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Aug. 27, 1992. That date would change television, pop culture, and hip hop culture forever. Martin Lawrence’s hit television sitcom, Martin, premiered and became an instant hit for Fox for five seasons. While the show’s legacy lives on today, it’s just one of the career-defining marks on Lawrence’s illustrious career résumé.
If nothing else, Martin’s career is a blueprint for young comedians to try and replicate. Martin got his first big break hosting HBO’s hit Def Comedy Jam, lighting audiences on fire with his ability to roast just about anyone brave enough to sit in the front row. From there, Martin received a few supporting roles in movies like Do The Right Thing, House Party and Boomerang. And later, he’d become a superstar after stand up specials like You So Crazy and RunTellDat and in movies like Blue Streak and Bad Boys.
Lawrence’s legacy always hinges on his show, Martin, though. And for good reason. The jokes, the willingness to talk about social issues and its ubiquitous influence on hip hop culture still shine today, 25 years after the show premiered. What Martin left contemporary comedians with was a template on how to build characters that mattered.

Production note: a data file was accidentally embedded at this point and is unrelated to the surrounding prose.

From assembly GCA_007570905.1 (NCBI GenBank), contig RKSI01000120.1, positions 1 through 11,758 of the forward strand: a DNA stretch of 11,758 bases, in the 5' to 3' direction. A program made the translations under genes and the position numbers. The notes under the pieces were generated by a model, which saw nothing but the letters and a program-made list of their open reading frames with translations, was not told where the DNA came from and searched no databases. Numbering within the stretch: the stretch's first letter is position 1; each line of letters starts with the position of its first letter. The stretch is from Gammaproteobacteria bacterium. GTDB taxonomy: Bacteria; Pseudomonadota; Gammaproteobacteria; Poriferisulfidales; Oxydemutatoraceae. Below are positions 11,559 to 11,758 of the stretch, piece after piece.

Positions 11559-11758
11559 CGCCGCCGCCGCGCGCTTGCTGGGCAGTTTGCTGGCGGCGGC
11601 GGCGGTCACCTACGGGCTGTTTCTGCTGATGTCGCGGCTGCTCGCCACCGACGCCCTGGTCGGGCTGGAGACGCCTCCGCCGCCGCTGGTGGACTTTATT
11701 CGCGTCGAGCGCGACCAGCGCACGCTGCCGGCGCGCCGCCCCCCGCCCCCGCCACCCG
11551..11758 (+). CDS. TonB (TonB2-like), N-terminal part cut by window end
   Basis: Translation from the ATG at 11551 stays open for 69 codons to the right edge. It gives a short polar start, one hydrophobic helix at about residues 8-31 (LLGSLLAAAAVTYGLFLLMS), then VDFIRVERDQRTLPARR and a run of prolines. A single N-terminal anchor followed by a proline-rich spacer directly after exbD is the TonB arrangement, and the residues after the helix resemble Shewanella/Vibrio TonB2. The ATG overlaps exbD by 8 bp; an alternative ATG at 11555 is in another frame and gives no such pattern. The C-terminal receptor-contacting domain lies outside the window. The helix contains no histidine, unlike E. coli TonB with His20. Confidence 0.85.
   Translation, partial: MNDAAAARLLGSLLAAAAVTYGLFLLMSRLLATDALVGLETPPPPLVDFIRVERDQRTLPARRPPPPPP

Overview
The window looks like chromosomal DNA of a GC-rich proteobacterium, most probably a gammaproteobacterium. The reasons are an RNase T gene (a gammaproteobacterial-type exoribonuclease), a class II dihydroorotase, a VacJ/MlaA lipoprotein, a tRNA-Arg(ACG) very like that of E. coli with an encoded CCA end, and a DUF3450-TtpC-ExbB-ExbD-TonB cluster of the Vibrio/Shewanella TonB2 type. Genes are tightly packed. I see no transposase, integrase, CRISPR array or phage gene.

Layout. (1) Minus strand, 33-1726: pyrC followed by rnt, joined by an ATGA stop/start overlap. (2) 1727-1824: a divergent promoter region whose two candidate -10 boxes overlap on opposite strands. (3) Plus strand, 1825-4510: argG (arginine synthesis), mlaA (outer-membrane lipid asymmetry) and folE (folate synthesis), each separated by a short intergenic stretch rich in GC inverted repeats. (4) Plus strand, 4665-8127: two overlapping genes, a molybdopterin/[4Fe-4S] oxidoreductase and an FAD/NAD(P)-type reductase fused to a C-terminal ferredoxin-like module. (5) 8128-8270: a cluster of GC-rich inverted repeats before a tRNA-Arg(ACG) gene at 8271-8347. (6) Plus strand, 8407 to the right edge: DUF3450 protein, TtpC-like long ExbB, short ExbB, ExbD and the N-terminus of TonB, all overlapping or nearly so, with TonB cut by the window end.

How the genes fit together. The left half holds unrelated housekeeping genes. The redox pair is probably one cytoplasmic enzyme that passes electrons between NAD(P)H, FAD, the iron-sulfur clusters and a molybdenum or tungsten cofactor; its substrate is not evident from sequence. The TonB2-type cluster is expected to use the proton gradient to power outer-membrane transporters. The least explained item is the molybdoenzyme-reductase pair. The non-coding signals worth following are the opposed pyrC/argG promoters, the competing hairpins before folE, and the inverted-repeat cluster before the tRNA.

Lawrence once said that “humor was the key to the soul”, and the key to good comedy is always character building. And what made his show so much fun aside from its main characters were the reoccurring roles of minor characters, often played by Martin himself. No one who watched Martin will forget Bruh Man, Dragonfly Jonez or Shenene, and it’s these characters that took Martin from good to legendary.
Today, we see Charlie in Black-ish (Dion Cole) or Thug Yoda on Insecure (Tristen Winger) carry on the tradition that Lawrence helped build with Martin.
Whether young comedians are writing for themselves or writing for others, this basic principle developing memorable characters is the key to becoming the success that Lawrence has become all these years later.